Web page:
Science - January 29, 2004

Economics could do with more input from psychology

Consumer and household behaviour cannot be explained by economic theory alone, because this is based on the assumption that consumers make rational choices. Incorporating insights from psychology can help, suggested behavioural economist Professor Gerrit Antonides in his inaugural speech last week.

Butter that lowers cholesterol levels sells better if people think it prevents disease than if they think it will make them healthier. Put more generally, prevention of loss counts for more than the prospect of a potentially equal amount profit. Other seemingly strange forms of behaviour, for instance that people are more attached to things they already possess than desirable items they could acquire, cannot be explained by sticking to the traditional view of neoclassical economics that consumers are rational beings. According to Antonides, an understanding of psychology is necessary to explain consumer behaviour. Choices depend on the context in which they are made.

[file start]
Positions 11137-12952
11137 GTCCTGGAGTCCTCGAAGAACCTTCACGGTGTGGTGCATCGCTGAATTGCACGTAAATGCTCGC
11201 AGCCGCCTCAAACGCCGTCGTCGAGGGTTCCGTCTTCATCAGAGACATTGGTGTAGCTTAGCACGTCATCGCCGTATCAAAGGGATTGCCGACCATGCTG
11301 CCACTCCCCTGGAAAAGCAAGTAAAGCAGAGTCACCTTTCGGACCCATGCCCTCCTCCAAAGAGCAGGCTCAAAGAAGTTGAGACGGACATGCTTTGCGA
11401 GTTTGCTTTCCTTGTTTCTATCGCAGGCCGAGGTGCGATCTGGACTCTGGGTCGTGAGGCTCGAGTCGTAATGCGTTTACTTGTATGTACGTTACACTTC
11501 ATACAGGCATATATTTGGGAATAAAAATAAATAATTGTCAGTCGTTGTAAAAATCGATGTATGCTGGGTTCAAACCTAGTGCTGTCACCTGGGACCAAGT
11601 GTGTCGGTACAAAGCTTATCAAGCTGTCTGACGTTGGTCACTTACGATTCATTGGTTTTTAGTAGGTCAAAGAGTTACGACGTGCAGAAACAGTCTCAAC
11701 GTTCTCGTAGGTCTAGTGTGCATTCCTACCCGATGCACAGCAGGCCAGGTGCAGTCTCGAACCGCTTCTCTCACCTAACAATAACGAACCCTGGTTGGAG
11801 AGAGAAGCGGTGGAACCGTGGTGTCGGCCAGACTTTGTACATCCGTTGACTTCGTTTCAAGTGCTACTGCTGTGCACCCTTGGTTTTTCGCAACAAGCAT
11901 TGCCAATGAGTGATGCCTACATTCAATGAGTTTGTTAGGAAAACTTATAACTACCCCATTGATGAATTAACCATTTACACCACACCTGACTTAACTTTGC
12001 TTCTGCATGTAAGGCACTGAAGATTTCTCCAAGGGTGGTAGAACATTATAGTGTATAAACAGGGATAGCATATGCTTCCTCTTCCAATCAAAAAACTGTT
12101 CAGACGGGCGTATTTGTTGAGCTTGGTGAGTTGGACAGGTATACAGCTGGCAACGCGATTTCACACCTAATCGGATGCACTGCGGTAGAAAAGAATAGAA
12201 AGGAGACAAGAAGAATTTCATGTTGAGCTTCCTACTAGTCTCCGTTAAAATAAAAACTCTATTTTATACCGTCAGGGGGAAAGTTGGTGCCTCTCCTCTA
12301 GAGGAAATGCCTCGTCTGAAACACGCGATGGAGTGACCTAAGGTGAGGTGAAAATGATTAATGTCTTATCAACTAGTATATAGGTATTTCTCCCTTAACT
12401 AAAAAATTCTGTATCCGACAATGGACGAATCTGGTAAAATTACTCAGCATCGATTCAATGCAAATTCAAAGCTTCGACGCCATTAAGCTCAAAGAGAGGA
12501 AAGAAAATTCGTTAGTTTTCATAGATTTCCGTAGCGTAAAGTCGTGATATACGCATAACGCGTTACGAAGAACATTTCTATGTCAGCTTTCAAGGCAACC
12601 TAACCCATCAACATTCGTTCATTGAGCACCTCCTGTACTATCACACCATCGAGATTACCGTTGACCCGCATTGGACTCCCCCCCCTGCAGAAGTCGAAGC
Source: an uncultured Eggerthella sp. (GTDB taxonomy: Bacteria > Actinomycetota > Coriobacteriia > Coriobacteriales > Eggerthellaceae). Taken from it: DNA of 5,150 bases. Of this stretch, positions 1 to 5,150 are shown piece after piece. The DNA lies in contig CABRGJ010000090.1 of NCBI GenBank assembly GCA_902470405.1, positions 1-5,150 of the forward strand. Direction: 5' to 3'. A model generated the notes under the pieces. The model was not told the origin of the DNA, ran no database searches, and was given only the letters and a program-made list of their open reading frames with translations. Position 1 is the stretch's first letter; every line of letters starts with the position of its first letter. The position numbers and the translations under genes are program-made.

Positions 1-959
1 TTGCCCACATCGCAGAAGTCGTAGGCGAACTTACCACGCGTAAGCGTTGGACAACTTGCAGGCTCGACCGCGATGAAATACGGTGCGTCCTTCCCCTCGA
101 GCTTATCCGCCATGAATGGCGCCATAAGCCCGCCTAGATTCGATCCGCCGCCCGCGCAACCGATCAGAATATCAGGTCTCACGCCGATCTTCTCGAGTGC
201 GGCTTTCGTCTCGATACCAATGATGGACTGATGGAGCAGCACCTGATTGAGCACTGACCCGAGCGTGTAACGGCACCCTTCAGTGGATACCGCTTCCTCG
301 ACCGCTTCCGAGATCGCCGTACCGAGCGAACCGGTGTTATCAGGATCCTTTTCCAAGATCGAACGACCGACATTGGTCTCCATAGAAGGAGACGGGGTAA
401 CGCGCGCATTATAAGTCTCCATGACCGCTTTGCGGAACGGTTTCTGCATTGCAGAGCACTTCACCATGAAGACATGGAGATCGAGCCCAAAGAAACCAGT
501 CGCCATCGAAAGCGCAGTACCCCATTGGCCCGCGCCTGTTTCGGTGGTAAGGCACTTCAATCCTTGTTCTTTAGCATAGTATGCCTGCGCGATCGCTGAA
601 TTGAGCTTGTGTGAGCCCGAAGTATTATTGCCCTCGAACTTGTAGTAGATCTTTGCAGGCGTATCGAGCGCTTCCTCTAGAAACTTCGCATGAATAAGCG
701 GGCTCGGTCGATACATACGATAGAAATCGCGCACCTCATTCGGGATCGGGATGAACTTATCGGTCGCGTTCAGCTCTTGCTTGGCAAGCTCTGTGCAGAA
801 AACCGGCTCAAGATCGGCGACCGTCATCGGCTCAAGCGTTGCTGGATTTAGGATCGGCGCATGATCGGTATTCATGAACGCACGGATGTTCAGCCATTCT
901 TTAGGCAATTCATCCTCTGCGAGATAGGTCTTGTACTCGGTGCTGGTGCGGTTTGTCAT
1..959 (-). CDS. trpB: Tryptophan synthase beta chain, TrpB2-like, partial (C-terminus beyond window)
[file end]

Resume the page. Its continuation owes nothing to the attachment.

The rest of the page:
Antonides is the new chair of Economics of Consumers and Households, and wants to examine the exact influence of context on choices made. Behavioural economics, a combination of economics and psychology, has traditionally focused on individuals. Now Antonides intends to apply this discipline to the household level, for example on the fairness of expenditures within a family. Partners are more likely to agree to a purchase if the other pays for it out of overtime pay rather than from the joint household budget. | Joris Tielens